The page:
Target’s Greenroom binders.
Best ways to organize magazines
- Article by: Martha Stewart Living
- February 1, 2013 - 2:40 PM
Q: My husband keeps a lot of magazines in his home office. Do you have any suggestions for how to organize them?
A: With the help of some basic tools, you can turn your husband’s collection into a working reference library. For starters, you’ll want to invest in some magazine files and three-ring binders. Files are great for storing magazines encyclopedia-style so that they can be referenced easily. You can group the issues by date, topic, season or however else he wishes to categorize them. Many files have a label holder, so they can be easily marked. You can also place them on shelves or desktops so that the label side is forward, or turned around so the spines of the magazines are showing.
If he’s holding onto a magazine for only one article, it makes sense to remove it, store it in a binder and recycle the rest of the magazine. Linen-covered or patterned binders come in a variety of styles that will complement his office’s color scheme and aesthetic. To cut an article out neatly, drag a craft knife along the page close to the spine. Then place the article in a sheet protector, so it can be filed later.
Next, figure out an appropriate way to organize the binders; they can be grouped by subject, date or however he’d like.
Whatever way you choose to display them, the magazine collection will be neat, contained and easily accessible.
Two basic and durable options:
• Made of untreated wood, Ikea’s Knuff magazine file ($10 for a set of two, www.ikea.com or at its Bloomington store) can be personalized with paint.
• With their colored linen spines, Russell+Hazel Signature three-ring binders look neat on shelves ($24, www.russellandhazel.com or at the company’s flagship store, 4388 France Av. S., Minnneapolis).
Pretty and patterned choices:
• Stockholm magazine files come in classic colors or retro designs, with graphic blooms and geometric shapes ($10 to $11, www.containerstore.com, 3825 Gallagher Dr., Edina).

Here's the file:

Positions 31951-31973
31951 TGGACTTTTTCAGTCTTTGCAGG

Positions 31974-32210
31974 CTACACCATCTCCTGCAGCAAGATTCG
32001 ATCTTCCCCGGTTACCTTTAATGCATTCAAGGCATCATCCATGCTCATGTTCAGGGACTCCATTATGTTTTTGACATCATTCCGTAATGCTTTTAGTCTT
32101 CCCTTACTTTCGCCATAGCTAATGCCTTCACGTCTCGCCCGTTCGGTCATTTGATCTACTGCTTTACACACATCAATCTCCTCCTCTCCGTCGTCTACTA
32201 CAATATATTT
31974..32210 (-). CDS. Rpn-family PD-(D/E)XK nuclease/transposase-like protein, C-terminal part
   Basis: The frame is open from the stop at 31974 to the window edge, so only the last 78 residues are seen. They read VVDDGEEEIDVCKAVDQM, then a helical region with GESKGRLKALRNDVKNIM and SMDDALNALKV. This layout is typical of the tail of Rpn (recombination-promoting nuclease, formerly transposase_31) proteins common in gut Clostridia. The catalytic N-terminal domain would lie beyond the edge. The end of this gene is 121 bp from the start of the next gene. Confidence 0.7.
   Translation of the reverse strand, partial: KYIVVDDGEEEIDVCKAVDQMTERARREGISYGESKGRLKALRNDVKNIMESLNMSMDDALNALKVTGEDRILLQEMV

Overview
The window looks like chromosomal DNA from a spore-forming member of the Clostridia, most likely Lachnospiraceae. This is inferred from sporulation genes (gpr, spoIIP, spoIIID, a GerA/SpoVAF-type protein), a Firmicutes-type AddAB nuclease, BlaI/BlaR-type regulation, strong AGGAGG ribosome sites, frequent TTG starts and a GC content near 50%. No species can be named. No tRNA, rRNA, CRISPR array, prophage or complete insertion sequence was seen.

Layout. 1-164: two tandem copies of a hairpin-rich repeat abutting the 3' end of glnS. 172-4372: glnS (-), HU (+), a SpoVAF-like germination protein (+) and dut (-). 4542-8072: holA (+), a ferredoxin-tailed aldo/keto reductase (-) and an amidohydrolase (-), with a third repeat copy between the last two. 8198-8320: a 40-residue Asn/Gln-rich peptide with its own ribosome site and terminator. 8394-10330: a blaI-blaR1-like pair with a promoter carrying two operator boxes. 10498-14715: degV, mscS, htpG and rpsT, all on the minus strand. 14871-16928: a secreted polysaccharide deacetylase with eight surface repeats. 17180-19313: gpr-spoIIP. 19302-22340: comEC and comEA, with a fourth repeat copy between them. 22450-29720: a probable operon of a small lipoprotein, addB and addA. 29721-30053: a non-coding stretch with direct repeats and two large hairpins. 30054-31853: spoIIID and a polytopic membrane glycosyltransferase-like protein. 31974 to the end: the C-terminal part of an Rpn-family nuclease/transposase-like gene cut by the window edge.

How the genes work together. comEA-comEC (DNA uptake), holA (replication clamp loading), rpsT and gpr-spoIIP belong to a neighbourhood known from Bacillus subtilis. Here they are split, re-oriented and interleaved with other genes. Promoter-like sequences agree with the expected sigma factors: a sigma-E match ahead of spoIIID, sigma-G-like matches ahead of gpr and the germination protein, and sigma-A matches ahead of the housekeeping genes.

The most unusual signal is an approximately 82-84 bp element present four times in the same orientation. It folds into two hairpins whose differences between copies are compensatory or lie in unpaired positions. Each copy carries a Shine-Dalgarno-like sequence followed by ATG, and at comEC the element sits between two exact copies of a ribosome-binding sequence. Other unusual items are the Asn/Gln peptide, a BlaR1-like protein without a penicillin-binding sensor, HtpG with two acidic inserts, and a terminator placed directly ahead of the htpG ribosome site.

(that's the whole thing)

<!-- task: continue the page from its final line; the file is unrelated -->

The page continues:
• The nature-inspired designs of Greenroom recycled binders (from $6, at Target stores) are great for mixing and matching.
Q: Is there a way to dehumidify the basement so that it can be used for clothing storage?
A: A damp basement is commonly caused by moisture migrating through a concrete foundation, so even a finished basement can be one of the most humid spaces in a house. A moist environment is bad news for clothing because it promotes mold and mildew growth. One simple way to decrease humidity is to get rid of any excess cellulose materials such as paper or cardboard boxes, which attract moisture. If your heating system has a duct into the basement, running the heat during the winter should help dry out the place. During the summer, when humidity is at its peak, you’ll want to use a dehumidifier.
Keep in mind that fabric absorbs moisture if left in the open air, so to protect the clothing itself, use airtight plastic containers to store dry items, and include some desiccant packets in each one. And it’s a good idea to raise items in the basement, in case of flooding — concrete blocks or wooden or plastic pallets will work to keep your things dry.
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